Karel J. Bossart
Karel J. “Charlie” Bossart was involved in the early development of rocket technology with Convair Corporation. In 1946, he was largely responsible for conceiving the design of the propellant tanks, which served as the primary structure for the Atlas launch vehicle. The tanks were a unique design consisting of pressure-stabilized thin steel, a monocoque structure with a common inter-tank bulkhead, essentially a “steel balloon.” Bossart’s design has been called “one of those brilliant, innovative, and yet simple ideas, that have withstood the test of time as a major contribution to the advancement of astronautics.” Though the classified nature of much of his work at times obscured his importance, Bossart has been described as the “Chief Designer of the American Space Program,” comparable to his Soviet counterpart Sergei Korolev and NASA’s Wernher Von Braun.
Born in Antwerp, Belgium on February 9, 1904, Karel Bossart graduated from the University of Brussels in 1925 with a degree in mining engineering. In 1930, he won a scholarship to the Massachusetts Institute of Technology (MIT) from the Belgian-American Education Foundation, with the proviso that he learn English, which he did in just six weeks. At MIT he studied aeronautics, specializing in structures. He worked on avionics projects during World War II and by the war’s end he was Chief of Structures at Consolidated-Vultee Aircraft in California, (renamed Convair, now part of General Dynamics.)
In 1946, he took part in Project MX-774, the first US study of the German V-2 rocket, with the goal of producing America’s first intercontinental ballistic missile. Bossart emerged as the driving force that successfully transformed the MX-774 from a study to a vehicle test program, and when the Air Force requested that Convair develop a rocket with a 5100-mile range, he was placed in charge of developing ten MX-774 vehicles.
Karel Bossart proposed construction and testing in three developmental stages. Stage A, was a sub-sonic, self-navigational jet plane. Stage B was a test missile based on the V-2 used to test the final stage’s design. Stage C was to be the end result, an intercontinental ballistic missile with a range of 5100 miles. In 1947, however the MX-774 project was cancelled due to budget restrictions and resistance within the Air Force. Bossart was able to convince the Pentagon to complete the three vehicles for tests. Though the tests were less than satisfactory by their conclusion in December 1948, Bossart was able to demonstrate the viability of several design concepts including his most important innovation, pressurized, monocoque tanks.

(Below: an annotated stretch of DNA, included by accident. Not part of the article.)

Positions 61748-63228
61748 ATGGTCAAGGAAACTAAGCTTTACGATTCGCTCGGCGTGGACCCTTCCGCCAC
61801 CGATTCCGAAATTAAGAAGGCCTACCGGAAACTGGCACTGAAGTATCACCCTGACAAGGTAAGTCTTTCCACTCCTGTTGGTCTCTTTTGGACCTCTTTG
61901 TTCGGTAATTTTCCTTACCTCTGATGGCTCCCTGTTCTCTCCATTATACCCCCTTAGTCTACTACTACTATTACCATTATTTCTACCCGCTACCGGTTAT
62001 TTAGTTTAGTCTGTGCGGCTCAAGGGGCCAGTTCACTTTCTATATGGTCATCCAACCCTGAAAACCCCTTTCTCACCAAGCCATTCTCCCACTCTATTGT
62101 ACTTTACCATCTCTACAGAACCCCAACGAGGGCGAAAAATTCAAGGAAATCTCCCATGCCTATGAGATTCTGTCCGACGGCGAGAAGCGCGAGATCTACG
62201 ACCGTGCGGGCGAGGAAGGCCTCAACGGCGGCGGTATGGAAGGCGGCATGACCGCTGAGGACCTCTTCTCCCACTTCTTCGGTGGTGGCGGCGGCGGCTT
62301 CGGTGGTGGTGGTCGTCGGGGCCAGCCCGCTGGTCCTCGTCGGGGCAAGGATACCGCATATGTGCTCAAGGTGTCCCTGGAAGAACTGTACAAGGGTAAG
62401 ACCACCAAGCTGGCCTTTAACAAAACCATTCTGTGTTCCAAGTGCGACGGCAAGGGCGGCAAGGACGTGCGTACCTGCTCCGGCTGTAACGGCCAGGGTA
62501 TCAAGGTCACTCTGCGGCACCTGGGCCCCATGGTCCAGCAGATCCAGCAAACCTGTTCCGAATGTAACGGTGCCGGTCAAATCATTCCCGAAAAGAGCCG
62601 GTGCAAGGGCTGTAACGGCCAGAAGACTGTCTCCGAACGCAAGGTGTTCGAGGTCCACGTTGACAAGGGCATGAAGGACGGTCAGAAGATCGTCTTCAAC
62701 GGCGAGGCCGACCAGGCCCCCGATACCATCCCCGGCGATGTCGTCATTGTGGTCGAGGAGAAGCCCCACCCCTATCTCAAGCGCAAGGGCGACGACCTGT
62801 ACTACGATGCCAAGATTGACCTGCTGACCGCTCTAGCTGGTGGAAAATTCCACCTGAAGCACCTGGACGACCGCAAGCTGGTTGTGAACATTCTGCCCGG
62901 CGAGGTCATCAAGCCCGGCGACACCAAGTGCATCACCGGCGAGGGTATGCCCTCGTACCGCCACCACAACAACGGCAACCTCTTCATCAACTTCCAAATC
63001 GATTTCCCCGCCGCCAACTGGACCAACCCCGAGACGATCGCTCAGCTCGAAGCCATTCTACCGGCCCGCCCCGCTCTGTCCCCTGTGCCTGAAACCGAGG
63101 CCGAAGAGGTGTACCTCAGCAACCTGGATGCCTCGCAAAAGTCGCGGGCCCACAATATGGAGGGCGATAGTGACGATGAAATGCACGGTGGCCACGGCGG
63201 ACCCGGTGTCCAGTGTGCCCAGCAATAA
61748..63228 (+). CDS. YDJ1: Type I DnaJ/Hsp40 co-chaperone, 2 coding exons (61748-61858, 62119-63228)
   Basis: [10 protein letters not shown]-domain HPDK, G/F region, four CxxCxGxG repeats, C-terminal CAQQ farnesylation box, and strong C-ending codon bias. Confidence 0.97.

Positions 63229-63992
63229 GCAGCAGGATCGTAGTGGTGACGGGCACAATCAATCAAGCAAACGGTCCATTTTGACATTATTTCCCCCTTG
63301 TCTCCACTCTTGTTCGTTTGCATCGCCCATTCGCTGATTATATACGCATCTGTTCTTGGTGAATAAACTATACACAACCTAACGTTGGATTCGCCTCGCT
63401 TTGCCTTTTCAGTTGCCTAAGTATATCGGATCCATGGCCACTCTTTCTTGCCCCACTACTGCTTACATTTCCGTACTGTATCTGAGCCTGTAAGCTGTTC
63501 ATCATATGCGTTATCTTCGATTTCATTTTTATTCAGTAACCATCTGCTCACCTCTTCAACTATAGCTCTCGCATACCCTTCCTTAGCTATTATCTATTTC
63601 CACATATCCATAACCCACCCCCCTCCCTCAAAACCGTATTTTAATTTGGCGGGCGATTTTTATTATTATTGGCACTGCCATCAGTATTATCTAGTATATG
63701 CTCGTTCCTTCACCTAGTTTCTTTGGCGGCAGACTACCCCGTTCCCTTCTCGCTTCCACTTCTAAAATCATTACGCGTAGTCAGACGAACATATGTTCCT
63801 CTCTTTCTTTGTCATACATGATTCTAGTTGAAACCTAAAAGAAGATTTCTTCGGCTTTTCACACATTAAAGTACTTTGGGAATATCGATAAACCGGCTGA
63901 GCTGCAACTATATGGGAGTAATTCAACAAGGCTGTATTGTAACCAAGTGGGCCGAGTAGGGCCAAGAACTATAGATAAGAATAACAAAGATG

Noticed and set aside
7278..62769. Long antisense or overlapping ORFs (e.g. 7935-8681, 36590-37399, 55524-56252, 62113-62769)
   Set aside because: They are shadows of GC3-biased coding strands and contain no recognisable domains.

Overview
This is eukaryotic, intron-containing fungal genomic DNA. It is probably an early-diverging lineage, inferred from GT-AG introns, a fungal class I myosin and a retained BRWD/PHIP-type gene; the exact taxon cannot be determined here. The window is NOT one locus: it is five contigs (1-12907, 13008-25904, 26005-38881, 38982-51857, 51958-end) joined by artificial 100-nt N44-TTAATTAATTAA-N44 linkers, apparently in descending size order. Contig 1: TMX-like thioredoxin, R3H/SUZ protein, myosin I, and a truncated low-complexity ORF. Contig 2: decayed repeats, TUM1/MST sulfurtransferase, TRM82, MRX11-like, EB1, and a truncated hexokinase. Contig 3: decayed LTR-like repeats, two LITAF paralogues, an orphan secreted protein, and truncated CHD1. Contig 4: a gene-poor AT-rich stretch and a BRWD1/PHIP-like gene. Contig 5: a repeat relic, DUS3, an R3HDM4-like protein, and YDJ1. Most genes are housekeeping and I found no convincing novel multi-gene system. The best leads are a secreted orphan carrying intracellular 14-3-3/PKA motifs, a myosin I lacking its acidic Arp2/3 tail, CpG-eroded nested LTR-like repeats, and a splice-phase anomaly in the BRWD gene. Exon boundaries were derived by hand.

After the Soviet Union detonated its first atomic bomb in 1949, America’s interest in the MX-774 project was rekindled. Karel Bossart helped revive the program in 1951 as Project MX-1593 with Convair getting the contract. Bossart renamed the system the “Atlas,” in honor of the mythological Titan who bore the weight of the world on his shoulders. In 1955, Bossart was named chief engineer of the Atlas project and two years later he was promoted to Technical Director of Aeronautics at General Dynamics. More than a decade of his work culminated in the first successful flight of an Atlas rocket on December 17, 1957. The next year Bossart received the Air Force’s Exceptional Civilian Award for his work in developing America’s first Intercontinental Ballistic Missile (ICBM). He also won the 1959 Collier Trophy for the U.S. Air Force and General Dynamics.
Karel Bossart was recognized as one of the finest technical men in the country and credited with spearheading a major advance in the art of rocketry, his use of a monocoque design (a construction technique that supports structural loads by using an object’s external skin) in which the rocket’s structural integrity was maintained by the pressure of the fuel. Thus the Atlas liquid propellant tanks served as both the primary vehicle structures and the propellant containers.
As a launch vehicle, the Atlas has formed the basis of the most successful and reliable expendable rockets in service. Atlas rockets were used to launch the world’s first communications satellite (Project SCORE in 1958); the first US orbital manned missions (Project Mercury, 1962); the Mariner probes to Venus (1962) and Mars (1964); and the Pioneer 10 and Pioneer 11 probes to Jupiter (1972) and Saturn (1973). The latest design derived from Bossart’s original, the Atlas V is still used by NASA and the Pentagon. Karel “Charlie” Bossart, widely acclaimed as “the father of the Atlas rocket” retired from General Dynamics in 1967. He died in San Diego, California on August 3, 1975